“just shoot and concentrate on the story, forget about all those tools, they are making the shots too technical, too perfect, too clean”.


Yeah ok, I get this.
However I think those people are missing a vital part of the think process.
Let’s look at it from this angle.


We have two architects. Both are very creative and want to build a building that’s the best in the world and breaking all common rules of standard and make people go “WOW”. Number 1 will start building his/hers creation from the ground up and is finished before you know it.
Number 2 starts with digging in deep and making a foundation below ground level and builds his/hers creation on top of this.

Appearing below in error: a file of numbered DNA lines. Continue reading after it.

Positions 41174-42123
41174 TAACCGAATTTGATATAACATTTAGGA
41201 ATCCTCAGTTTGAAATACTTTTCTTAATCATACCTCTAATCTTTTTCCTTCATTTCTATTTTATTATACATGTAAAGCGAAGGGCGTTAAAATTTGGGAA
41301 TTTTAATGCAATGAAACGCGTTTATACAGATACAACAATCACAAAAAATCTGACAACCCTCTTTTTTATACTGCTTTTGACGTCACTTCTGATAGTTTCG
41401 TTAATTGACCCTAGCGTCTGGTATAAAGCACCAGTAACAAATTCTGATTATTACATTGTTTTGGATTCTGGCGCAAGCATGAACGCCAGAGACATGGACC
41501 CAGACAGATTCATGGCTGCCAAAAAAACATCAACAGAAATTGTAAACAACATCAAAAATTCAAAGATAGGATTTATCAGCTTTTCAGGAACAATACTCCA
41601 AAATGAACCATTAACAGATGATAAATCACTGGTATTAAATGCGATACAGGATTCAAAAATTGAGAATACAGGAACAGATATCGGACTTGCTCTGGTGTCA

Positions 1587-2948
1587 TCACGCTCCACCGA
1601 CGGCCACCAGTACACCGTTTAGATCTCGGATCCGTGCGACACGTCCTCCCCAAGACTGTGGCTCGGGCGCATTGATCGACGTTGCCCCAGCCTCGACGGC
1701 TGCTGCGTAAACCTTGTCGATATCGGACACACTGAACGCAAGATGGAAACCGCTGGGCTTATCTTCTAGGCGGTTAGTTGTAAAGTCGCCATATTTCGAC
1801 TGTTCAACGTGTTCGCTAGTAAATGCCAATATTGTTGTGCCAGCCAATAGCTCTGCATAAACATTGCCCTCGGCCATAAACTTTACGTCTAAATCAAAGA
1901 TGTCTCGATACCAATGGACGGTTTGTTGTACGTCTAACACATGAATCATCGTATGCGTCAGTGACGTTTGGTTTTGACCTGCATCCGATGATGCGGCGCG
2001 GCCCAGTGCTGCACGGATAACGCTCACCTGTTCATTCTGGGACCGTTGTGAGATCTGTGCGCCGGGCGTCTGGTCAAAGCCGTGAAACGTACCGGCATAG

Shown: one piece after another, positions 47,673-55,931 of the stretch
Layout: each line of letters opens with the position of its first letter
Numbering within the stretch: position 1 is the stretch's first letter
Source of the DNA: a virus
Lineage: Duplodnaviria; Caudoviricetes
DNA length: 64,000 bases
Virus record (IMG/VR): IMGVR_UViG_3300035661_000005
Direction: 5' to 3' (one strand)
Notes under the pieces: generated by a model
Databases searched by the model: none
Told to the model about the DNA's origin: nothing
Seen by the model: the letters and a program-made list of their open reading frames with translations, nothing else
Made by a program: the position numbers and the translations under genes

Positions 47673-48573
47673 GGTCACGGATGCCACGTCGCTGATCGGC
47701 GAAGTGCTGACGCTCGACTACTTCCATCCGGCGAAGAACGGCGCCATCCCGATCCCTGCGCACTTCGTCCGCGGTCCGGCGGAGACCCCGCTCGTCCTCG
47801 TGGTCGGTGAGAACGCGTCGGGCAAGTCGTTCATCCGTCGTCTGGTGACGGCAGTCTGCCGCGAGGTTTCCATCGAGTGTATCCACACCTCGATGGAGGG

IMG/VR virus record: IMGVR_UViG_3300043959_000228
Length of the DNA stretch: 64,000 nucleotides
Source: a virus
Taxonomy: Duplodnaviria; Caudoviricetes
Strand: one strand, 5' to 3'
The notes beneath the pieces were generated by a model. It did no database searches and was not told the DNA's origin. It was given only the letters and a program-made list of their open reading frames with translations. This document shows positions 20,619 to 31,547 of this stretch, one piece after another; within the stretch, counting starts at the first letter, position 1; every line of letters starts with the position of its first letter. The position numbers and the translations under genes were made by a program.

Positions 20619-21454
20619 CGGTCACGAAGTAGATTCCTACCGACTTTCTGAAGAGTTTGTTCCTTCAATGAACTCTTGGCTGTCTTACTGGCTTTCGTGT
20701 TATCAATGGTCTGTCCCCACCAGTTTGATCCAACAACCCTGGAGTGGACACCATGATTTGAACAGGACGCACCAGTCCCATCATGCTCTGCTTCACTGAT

Both buildings are breathtaking.
Both buildings make people go “WOW”
Both buildings win prices…..
However suddenly there is simple small earthquake.
Building 1 immediately tumbles to the ground and is done with.
Building 2 has no problem at all and stays solid.
Now people can only see building 1 and architect 2 has to start from scratch.



One could wonder what this has to do with photography.
Well let me explain.

Not visible but still visible
Using technique the correct way is like a foundation for a building, you can’t see it in the end result. Just browse through my portfolio, you can see a lot of different looks, you will also notice that most of my models will vary in skin tone, skin brightness etc. I just love to experiment with looks and vintage film effects, this means that my images when see in a whole indeed have a lot of variety and model 1 will not look the same today as 3 months ago.


I can do it.
All my images are shot with a profile for my camera (made with the colorchecker passport).
All my images are shot with the light meter to make sure my diffused value is correct.